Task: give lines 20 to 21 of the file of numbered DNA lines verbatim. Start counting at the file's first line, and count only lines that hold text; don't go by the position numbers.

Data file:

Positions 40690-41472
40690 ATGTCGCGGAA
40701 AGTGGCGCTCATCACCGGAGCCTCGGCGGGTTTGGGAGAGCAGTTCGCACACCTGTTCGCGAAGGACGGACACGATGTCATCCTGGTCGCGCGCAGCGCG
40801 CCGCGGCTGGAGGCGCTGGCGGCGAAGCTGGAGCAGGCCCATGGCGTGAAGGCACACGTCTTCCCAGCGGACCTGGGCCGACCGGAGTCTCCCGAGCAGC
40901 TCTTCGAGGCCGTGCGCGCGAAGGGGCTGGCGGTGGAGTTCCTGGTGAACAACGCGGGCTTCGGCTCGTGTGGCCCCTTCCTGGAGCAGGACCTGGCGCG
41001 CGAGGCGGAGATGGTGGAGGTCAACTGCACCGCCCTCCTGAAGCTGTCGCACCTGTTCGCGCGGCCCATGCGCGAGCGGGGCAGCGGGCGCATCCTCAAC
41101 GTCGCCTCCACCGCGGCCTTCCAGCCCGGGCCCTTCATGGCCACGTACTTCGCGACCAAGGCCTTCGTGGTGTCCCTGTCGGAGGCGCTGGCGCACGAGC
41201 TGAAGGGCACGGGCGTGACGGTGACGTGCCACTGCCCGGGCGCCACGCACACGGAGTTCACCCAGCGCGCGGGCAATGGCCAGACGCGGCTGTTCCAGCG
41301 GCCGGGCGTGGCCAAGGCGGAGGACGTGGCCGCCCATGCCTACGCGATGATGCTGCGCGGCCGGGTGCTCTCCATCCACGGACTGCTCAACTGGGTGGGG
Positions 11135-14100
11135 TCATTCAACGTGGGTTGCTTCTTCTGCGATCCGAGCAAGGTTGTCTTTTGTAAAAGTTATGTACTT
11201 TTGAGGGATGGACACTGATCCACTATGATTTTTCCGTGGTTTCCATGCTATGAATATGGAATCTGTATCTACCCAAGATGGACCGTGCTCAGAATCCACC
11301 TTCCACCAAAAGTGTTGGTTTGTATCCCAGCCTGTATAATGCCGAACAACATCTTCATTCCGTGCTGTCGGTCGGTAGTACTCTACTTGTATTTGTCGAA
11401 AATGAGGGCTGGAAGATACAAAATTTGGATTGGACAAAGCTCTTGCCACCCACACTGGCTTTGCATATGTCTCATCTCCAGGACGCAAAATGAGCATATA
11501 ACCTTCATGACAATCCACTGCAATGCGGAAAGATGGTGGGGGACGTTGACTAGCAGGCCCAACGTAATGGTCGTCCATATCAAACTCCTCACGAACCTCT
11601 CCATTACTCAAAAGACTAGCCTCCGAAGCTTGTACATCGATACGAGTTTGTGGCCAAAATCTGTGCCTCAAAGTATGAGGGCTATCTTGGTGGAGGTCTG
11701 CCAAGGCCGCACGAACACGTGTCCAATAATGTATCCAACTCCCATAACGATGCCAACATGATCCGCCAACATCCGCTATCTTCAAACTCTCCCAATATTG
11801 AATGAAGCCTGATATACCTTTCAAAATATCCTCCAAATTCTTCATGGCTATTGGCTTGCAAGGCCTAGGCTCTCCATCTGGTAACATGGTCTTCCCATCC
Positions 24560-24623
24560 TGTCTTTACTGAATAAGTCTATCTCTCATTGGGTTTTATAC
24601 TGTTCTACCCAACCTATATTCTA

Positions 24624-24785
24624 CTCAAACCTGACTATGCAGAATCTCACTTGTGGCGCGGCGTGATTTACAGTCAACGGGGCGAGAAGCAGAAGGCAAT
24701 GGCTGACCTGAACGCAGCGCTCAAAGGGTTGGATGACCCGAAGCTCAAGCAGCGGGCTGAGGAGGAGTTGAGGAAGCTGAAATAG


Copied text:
24560 TGTCTTTACTGAATAAGTCTATCTCTCATTGGGTTTTATAC
24601 TGTTCTACCCAACCTATATTCTA